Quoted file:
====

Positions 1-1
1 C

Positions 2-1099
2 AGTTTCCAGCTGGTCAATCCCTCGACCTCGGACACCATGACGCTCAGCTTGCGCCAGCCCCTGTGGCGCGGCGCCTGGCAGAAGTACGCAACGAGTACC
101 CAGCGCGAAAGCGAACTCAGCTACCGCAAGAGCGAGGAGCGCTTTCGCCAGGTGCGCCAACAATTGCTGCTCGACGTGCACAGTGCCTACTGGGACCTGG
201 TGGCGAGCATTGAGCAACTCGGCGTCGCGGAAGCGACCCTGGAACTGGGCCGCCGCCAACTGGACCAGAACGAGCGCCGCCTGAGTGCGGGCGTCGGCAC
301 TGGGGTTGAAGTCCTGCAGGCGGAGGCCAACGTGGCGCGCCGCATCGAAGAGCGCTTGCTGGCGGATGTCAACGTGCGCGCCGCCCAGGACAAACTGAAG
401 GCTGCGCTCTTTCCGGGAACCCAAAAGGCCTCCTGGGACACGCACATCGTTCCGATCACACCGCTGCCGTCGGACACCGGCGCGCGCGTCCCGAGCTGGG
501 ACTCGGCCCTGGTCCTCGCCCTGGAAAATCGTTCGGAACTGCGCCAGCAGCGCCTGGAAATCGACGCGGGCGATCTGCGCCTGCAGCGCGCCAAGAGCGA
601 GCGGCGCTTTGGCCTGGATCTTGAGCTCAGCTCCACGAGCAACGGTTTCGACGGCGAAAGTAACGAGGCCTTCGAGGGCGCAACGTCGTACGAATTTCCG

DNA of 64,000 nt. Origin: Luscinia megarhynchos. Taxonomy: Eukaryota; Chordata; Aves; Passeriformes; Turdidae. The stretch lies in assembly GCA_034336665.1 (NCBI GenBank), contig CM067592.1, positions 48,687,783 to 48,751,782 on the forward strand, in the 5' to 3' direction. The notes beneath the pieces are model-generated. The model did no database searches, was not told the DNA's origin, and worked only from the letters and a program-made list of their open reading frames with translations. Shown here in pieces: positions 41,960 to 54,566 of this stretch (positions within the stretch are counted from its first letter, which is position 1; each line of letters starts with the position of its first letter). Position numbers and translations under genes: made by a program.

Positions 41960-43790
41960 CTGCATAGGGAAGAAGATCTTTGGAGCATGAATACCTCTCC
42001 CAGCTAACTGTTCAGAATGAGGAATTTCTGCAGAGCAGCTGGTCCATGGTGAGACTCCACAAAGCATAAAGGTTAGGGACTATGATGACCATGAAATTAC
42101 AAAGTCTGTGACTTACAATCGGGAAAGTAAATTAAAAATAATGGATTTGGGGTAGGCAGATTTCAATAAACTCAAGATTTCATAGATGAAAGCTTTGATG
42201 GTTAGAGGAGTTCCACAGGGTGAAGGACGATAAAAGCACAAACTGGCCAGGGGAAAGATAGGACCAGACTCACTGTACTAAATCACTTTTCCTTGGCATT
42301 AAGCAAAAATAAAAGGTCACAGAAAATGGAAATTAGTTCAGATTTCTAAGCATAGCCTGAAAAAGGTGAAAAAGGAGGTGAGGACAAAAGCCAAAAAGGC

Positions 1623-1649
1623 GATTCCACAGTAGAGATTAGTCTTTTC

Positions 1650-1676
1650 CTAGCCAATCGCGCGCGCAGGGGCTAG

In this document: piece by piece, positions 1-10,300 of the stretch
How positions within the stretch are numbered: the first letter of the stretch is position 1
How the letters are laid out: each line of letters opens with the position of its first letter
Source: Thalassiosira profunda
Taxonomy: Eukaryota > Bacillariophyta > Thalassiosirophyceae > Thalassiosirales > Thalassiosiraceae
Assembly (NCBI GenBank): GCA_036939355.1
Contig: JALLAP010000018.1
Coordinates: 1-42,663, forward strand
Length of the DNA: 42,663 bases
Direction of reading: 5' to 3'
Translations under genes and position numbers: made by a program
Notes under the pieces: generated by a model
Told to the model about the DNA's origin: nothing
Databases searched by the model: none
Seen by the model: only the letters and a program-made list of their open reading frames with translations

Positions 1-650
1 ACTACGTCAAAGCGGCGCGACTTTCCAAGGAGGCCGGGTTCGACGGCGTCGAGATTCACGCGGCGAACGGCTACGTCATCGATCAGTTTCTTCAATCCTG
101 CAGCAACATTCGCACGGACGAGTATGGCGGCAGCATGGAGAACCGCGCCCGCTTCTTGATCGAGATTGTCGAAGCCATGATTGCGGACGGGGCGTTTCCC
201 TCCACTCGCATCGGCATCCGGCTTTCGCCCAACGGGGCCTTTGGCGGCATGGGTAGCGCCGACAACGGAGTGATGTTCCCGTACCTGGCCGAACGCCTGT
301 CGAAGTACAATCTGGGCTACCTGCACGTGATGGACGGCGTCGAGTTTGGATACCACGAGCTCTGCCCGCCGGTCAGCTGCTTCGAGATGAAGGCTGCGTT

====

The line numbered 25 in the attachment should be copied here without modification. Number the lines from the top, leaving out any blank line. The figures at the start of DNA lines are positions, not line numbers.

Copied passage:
Source: Thalassiosira profunda